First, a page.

Bad Tears, Good Tears


Crying is very bad, for a person must serve Gd with joy. The only exception is when you cry from joy and bonding with G-d. Then it is very good.
Tzavaat Harivash 45

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Eleven

In All Ways
Serve Gd, may He be blessed, with every facet of your being. Everything is for the sake of On High, for Gd desires to be served in all ways. Let me illustrate what I mean: Sometimes you may go and speak with other people, and at that time you are unable to learn. Yet your thoughts must remain connected to Gd, may He be blessed, creating supernal unities through your meditation. Similarly, when you are traveling and unable to pray or to learn in the way to which you are accustomedyou must then serve Him in a different modality. Dont get yourself all distressed when you are in such situations. Gd, may He be blessed, desires that you serve Him in all modalities that existsometimes in one way, sometimes in another. That is why you ended up in this situation where you must travel or speak with peopleso that you can serve Him now in a different way.
Tzavaat Harivash 3

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Twelve

Pray with Joy


Noah was told, Make a tzohar for the ark. The word ark in Hebrew is teivah, which also means a word. A tzohar is something that shines. So the verse could mean, Make each word you say shine. The ark had a lower oor, a second oor and a top oor, which are the three levels of Worlds, Souls and G-dliness.18 The Zohar calls these the three worlds that He has. So too, within every letter of every word there are worlds, souls and Gdliness. These all ascend, bond and unite with one another and with Gdliness. Beyond that, the letters themselves bond and form words, forming true unions with Gdliness. You must include your own soul in every one of these stages, so that all the worlds unite as one and ascend together, causing great joy and immeasurable delight. It is necessary to listen to every word that you say, for the Divine Presence (Shechinah) is speaking. The Shechinah, you see, relates to the world of speech. Yet that is only when each word has a tzoharwhen the words come out shining because you say them to provide pleasure to your Creator. Saying the words with such joy that the Shechinah speaks within them requires great faith, as the Shechinah is called true faith. But one who does not say them this way is called a grumbler who alienates the Master of the Universeheaven forbid.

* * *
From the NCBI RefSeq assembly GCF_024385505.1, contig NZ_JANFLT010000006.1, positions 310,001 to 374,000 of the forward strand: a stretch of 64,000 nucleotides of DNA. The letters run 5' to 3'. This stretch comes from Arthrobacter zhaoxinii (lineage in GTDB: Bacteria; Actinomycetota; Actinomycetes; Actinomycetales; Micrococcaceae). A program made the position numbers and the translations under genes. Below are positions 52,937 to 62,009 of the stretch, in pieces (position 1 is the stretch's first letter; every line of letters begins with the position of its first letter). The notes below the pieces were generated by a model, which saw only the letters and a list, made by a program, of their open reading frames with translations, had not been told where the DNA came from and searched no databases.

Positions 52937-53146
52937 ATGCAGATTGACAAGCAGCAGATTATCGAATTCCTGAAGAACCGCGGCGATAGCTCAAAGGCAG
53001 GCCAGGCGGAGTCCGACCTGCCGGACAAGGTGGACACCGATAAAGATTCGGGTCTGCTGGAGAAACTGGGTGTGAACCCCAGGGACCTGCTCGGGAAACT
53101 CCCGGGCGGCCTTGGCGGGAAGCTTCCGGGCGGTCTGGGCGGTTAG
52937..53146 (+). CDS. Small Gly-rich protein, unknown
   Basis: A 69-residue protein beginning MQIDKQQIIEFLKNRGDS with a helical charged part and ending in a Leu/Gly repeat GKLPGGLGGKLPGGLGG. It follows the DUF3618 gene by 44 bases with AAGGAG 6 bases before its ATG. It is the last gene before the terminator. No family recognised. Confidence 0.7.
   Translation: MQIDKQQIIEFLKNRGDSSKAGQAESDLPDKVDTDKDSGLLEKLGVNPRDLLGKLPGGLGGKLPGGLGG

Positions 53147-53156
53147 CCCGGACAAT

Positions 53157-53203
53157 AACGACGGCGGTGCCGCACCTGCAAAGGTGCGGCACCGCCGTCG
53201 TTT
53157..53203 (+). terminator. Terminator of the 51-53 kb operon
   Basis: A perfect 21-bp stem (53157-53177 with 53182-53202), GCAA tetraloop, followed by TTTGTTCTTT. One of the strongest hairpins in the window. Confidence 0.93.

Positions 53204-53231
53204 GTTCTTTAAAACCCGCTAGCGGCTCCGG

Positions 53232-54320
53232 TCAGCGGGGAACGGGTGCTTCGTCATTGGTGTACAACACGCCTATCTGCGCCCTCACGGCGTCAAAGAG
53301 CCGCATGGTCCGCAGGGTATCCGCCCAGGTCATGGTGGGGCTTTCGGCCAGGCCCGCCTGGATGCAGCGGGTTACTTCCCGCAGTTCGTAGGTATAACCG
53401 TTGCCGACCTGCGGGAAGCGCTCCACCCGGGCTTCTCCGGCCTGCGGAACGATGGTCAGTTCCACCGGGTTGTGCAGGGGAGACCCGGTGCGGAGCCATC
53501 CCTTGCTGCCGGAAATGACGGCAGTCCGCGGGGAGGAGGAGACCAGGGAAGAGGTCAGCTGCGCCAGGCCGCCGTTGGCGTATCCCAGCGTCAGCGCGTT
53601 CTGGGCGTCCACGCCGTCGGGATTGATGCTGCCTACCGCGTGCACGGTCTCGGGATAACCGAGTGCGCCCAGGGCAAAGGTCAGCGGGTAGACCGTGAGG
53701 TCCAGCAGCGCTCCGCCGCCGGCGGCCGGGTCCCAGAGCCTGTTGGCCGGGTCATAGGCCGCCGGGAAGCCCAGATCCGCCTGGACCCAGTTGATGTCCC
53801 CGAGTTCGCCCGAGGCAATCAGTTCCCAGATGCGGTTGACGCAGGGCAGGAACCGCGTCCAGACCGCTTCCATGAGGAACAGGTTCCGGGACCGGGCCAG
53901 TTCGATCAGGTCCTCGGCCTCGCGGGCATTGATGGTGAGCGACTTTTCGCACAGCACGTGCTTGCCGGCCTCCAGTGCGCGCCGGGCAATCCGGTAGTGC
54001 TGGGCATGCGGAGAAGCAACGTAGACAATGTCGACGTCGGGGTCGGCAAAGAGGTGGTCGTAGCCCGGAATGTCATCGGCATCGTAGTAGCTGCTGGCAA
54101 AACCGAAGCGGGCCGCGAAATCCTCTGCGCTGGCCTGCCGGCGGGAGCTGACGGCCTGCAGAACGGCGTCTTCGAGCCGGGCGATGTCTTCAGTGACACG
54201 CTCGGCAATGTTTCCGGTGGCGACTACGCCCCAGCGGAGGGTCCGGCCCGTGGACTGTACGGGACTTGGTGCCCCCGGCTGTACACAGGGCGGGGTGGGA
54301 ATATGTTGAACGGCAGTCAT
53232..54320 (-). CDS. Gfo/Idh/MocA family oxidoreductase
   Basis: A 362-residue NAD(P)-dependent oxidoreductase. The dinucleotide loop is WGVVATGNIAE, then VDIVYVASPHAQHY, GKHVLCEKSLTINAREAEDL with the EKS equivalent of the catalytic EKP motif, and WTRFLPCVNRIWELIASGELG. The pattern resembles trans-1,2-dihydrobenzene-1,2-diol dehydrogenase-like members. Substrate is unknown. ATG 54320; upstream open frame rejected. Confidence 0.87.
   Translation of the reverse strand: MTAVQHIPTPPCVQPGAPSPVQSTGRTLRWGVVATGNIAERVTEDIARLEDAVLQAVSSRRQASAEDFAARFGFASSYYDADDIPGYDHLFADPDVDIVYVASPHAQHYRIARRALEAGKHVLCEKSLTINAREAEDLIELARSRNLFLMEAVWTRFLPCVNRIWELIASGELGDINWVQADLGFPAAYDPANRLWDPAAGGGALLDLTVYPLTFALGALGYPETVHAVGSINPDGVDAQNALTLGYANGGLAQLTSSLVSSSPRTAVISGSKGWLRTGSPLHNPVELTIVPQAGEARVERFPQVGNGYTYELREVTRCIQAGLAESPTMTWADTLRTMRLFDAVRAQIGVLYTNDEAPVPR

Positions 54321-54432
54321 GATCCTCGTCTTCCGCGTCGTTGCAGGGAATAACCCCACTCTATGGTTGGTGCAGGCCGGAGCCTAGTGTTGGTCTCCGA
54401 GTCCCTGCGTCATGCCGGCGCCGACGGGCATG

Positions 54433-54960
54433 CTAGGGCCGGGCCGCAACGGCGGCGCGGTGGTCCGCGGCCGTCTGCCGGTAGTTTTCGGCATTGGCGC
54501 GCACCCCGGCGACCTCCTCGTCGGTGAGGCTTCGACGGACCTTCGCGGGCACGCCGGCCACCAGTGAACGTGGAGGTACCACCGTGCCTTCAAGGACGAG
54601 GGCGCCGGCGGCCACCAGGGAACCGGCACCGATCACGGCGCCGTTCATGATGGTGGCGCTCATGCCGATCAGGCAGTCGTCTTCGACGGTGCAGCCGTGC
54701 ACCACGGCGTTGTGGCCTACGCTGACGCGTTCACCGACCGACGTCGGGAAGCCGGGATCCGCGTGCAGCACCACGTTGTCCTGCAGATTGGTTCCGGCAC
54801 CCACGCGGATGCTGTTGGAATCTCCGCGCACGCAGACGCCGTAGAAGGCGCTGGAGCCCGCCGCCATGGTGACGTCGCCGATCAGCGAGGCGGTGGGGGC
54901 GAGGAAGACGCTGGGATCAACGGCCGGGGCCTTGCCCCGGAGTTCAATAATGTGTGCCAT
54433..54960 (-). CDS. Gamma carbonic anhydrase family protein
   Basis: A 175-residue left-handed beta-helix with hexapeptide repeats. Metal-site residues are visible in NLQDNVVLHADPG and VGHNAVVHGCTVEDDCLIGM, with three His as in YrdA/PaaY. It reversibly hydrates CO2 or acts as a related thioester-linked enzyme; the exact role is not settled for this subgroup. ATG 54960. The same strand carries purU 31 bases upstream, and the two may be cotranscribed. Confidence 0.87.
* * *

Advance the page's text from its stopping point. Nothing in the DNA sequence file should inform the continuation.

Tzavaat Harivash 75

18 Each letter comprises three elements: an outer, seemingly nite container; an inner, innite energy; and an intermediary element that effects the union of the two. The nite container is called World, the innite energy within is G-dliness, and the intermediary that allows for the union of the two is called a Soul. Tzvi Freeman 22/32 Chabad.org

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Thirteen

Ask with Joy


Prayer with much joy is certainly better received by Gd than prayer with sorrow and tears. There is a parable for this: A pauper petitions a esh-and-blood king with his requests, sobbing dramatically. Nevertheless the king only provides him a small morsel. But when one of the kings administrators stands before him, he lauds the king eloquently and exuberantly. Then, in the midst of such praise, he slips in his request. To him the king provides a very generous gift, as bets nobility.
Tzavaat Harivash 107

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Fourteen

Gd in Your Words
When you pray, visualize that Gd is invested within the letters of the prayers. You see, words are clothing for thoughts. As ne clothes bring out the inner beauty of a person, so well-spoken words provide your thoughts with clothing so that they emerge from your personal world into the revealed world. And your words of prayer provide the same sort of clothing for Gds presence. If so, you should be thinking, This is a great king, and I am making clothes for Him! If so, I should do this with joy! Put all your strength into those words, for this way you will attain oneness with Him. Since your energy is in your articulations of each letter, and in each letter Gd dwells, in this way you have become one with Him.
Tzavaat Harivash 108

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Fifteen

The Two Jesters